Making an informed corn hybrid choice this winter is the first step toward maximizing the feeding value of your corn silage you harvest next fall. It’s important to realize that all corn hybrids are not created equal when it comes to silage production, says Jon Erickson, customer agronomist for Mycogen Seeds.

“First and foremost, be sure to select a corn hybrid that is bred and tested specifically for silage production rather than grain yield,” says Erickson.

To maximize feed value and milk per acre, Erickson offers the following recommendations when selecting silage corn hybrids:

  • Choose a hybrid with high neutral detergent fiber digestibility (NDFD) to enhance dry matter intake. Highly digestible corn silage can allow producers to feed more forage and less supplemental grain.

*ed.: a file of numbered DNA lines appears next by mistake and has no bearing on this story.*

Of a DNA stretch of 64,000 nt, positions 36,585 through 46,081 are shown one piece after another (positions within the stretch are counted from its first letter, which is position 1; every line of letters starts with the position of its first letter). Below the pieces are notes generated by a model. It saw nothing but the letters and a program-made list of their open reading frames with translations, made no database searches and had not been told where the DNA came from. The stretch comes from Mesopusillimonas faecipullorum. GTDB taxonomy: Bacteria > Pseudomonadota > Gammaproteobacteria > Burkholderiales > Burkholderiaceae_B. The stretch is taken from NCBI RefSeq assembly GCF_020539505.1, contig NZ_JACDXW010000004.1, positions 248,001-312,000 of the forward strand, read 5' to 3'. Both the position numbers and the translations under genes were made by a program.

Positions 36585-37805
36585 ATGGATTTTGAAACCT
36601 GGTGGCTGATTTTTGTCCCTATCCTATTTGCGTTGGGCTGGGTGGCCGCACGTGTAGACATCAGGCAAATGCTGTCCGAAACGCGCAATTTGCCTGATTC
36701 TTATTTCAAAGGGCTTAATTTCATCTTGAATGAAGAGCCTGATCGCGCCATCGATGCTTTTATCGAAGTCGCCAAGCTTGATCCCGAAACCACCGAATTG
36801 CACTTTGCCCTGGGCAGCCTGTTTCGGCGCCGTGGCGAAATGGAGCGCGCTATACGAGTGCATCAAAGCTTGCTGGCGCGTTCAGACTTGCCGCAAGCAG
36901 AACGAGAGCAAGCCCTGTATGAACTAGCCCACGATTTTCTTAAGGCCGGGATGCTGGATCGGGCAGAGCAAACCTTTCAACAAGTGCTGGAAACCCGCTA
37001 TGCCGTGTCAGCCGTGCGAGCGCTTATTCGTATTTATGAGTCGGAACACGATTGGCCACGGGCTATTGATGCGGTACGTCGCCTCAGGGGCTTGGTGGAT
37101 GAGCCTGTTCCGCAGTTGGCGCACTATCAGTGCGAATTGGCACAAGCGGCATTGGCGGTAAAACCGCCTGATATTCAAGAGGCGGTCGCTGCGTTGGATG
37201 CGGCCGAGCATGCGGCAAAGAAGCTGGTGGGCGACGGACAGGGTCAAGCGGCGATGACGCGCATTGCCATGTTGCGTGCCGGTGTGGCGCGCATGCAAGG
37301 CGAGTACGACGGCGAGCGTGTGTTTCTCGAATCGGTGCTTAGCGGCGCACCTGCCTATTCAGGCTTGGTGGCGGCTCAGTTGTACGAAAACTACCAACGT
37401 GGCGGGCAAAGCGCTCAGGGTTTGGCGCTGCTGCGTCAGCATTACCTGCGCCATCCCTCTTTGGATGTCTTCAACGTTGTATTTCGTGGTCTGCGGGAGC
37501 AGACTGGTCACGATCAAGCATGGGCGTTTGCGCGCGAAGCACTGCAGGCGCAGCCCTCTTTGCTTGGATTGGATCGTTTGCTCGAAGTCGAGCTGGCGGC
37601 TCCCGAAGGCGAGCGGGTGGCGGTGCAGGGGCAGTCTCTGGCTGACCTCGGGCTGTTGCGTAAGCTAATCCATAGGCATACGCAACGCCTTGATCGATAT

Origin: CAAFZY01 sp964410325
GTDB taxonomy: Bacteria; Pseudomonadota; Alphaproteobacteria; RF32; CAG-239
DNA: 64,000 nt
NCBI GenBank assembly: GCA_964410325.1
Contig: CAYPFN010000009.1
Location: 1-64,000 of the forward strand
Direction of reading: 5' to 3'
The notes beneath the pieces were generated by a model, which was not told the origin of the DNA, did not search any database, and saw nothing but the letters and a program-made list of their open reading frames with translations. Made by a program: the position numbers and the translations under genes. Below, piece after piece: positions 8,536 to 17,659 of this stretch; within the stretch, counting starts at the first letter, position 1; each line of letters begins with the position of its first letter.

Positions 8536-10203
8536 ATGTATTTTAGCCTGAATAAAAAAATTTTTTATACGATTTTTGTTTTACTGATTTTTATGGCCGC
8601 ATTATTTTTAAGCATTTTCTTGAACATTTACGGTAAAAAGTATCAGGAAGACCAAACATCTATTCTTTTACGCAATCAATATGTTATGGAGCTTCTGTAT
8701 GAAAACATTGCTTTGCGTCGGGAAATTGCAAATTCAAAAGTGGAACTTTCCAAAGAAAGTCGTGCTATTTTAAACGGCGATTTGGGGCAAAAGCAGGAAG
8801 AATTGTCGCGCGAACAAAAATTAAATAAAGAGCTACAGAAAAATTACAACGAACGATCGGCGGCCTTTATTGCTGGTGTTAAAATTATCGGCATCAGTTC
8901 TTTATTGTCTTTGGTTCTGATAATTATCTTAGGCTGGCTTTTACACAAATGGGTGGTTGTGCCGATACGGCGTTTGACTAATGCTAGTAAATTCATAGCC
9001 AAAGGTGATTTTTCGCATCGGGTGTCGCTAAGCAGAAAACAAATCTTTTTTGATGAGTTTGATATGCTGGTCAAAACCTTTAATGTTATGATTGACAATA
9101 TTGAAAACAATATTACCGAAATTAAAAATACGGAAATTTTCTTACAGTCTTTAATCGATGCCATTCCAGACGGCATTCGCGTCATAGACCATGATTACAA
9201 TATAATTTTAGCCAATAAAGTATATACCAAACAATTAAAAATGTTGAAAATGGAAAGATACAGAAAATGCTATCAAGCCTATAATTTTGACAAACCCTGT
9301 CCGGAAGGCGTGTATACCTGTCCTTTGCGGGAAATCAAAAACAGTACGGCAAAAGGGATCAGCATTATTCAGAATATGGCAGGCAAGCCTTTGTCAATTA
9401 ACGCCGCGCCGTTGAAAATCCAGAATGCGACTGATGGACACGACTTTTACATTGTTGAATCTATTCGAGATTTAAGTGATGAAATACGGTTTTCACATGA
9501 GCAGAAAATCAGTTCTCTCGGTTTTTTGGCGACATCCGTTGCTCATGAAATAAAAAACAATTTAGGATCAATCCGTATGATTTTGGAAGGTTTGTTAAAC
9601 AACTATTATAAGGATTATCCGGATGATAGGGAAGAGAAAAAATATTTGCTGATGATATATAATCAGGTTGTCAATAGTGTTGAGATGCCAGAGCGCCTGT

• Look for a hybrid with a high tonnage yield, but don’t sacrifice digestibility. High tonnage won’t be of much benefit if the corn silage has low feed value and intake is limited by poor digestibility.
  • A softer, less vitreous kernel is preferred for corn silage production, resulting in better starch digestibility, greater energy content and higher milk production.
  • Look for uniform plant drydown from the ear to the stalk. This will ensure consistent moisture levels at harvest.
  • Plant a hybrid with the proper maturity, based on your anticipated harvest date. Consult with your agronomist or seed supplier for recommended maturities.
  • Select insect protection traits appropriate to the insect pressure in your area. It’s important to prevent leaf insect damage since leaves contribute to overall silage quality and tonnage.
  • Do your research. Consult independent performance data before making a purchase.
  • Consider online resources to help you evaluate silage corn hybrids, including Milk2006 from the University of Wisconsin or Michigan State University’s CornPicker. Follow the link below to access these resources.